Being part of a royal family has its perks, like power and prestige. However, especially in medieval Europe, it meant that you could not marry the person you loved. Marriage was used as a tool to create strong alliances and the women from royal families were used as extremely powerful pawns to strengthen these connections. During the reigns of King Edward II and Edward III, three sisters proved to be very valuable pawns in the marriage market. They were the Clare sisters, Eleanor, Margaret, and Elizabeth. Their stories of their numerous marriages and abductions help to tell the tale of English politics during the reigns of their uncle King Edward II and his son Edward III. Kathryn Warner’s latest book, “Edward II’s Nieces The Clare Sisters: Powerful Pawns of the Crown” explores how these sisters and their families helped transform England during this transformative time in history.
I would like to thank Pen and Sword Books for sending me a copy of this book. I was not familiar with these three sisters before I read this book and I wanted to learn about them. This is the second book that I have read by Kathryn Warner and it was just as enjoyable and informative as the first one.
To understand why these three sisters were important pawns in the marriage market, Warner explains who their parents were. Their mother, Joan of Acre, was the daughter of King Edward I and Eleanor of Castile. Joan of Acre married one of the most powerful noblemen in England, Gilbert “the Red” de Clare, earl of Gloucester. The couple had four children; Gilbert, Eleanor, Margaret, and Elizabeth. The massive de Clare estate would have gone to Gilbert (since he was the only son and women could not inherit under normal circumstances), however, he died at a young age, which meant that the estate was divided amongst his sisters, making them extremely valuable as wives to whoever the king wished.
Between the three sisters, there were seven husbands. Some of the marriages were relatively traditional and others were abductions in which the sisters had no choice but to marry their kidnappers. Some of the husbands, Hugh Despenser the Younger, Piers Gaveston, and Hugh Audley, were favorites (and, in the cases of Hugh and Piers, lovers) of King Edward II, allowing for their wives to have rather a unique position in history. All three of the sisters enjoyed times when they were in good favor of King Edward II and Isabella of France, but they all would experience times when they were placed under arrest in the 1320s. Each sister left a lasting legacy, especially Elizabeth who founded Clare College at the University of Cambridge.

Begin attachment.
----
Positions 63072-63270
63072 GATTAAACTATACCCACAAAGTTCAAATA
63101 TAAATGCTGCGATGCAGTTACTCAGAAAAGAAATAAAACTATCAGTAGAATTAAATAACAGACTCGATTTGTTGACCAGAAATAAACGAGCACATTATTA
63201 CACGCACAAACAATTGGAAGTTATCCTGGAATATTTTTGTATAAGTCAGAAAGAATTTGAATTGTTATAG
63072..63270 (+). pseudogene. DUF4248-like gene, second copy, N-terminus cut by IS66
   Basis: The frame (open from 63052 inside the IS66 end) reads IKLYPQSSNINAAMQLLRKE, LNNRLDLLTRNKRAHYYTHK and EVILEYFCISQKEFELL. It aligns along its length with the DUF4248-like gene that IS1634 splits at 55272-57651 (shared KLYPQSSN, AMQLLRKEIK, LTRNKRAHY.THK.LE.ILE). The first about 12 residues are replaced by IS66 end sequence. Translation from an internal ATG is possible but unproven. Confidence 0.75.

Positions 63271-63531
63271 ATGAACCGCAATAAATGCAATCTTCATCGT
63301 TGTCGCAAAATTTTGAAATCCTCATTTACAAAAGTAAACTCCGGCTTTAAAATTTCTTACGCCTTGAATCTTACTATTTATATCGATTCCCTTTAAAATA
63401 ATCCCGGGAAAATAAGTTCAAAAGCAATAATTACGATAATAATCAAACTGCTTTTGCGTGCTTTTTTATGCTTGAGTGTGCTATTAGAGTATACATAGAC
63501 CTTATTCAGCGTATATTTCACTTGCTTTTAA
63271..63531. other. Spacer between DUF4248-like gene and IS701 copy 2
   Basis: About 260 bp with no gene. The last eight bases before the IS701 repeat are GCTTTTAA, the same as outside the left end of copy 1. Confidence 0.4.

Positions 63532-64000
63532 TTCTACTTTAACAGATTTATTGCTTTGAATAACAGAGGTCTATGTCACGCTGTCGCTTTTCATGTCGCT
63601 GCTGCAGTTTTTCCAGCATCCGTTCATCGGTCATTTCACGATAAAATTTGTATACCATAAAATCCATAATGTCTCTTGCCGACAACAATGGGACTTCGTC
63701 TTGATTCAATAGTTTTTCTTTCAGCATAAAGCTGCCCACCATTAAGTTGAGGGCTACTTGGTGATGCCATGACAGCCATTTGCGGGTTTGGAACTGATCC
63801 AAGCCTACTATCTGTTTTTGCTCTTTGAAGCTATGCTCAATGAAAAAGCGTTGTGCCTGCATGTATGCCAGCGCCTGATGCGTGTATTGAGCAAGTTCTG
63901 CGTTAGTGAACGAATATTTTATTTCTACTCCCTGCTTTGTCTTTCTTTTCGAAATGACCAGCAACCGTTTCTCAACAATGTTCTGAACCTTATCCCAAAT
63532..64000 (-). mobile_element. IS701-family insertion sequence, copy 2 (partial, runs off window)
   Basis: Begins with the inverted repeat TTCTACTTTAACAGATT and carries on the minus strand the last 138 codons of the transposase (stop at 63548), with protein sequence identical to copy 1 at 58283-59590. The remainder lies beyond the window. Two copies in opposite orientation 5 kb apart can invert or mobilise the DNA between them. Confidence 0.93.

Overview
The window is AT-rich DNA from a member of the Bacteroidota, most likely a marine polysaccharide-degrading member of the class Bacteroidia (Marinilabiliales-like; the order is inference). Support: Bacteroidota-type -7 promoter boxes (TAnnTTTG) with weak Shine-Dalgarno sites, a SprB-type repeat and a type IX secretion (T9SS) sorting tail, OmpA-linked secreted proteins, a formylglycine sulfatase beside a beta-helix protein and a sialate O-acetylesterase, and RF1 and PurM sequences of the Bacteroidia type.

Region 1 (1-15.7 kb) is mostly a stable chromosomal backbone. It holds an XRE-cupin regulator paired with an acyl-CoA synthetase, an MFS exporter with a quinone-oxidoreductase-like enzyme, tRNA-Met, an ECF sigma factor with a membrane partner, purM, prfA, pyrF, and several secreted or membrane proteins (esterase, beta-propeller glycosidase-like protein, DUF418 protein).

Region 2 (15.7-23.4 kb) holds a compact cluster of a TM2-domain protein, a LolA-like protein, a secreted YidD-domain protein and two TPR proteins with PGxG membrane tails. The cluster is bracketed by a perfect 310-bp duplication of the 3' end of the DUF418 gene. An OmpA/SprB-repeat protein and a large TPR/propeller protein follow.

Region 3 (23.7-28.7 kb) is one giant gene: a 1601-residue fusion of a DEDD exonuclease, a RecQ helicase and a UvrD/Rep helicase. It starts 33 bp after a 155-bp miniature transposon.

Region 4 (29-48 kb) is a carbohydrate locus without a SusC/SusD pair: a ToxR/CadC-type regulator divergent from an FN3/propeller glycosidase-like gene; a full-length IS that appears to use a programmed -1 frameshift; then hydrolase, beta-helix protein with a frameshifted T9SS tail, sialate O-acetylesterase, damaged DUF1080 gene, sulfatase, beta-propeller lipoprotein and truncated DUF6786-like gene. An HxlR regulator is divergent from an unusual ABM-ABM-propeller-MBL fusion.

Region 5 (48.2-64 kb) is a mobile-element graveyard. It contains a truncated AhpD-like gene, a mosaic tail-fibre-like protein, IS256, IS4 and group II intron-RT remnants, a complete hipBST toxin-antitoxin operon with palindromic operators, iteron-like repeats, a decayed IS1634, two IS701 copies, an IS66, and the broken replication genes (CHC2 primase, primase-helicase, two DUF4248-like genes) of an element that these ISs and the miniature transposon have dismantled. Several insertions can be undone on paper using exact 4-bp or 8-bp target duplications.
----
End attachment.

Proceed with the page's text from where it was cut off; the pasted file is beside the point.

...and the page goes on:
Warner could have easily written three short biographies about each sister, but by combining their stories into one biography, the readers can understand the complex story of the Clare inheritance and how marriage, money, and power truly played a role in the reign of King Edward II. My only concern with this book is that I wish Warner included some sort of family tree/ trees to show how everyone was connected. Warner did include lists of the sisters’ husbands and children in the back, but when I was reading, I was getting slightly confused about how they related to one another and I think that family trees might have helped clear up the confusion that I had.
Overall, I found this book intriguing and complex. By telling the story of Eleanor, Margaret, and Elizabeth de Clare as three biographies in one book, Warner presents a new perspective into the life and reign of Edward II. The Plantagenet family during this time was a closely knit web of power that had to rely on each other to survive or to fall. If you want a great book to introduce you to three fascinating sisters whose marriages during the reign of the infamous Edward II transformed England then, “Edward II’s Nieces The Clare Sisters: Powerful Pawns of the Crown” by Kathryn Warner is a wonderful place to start.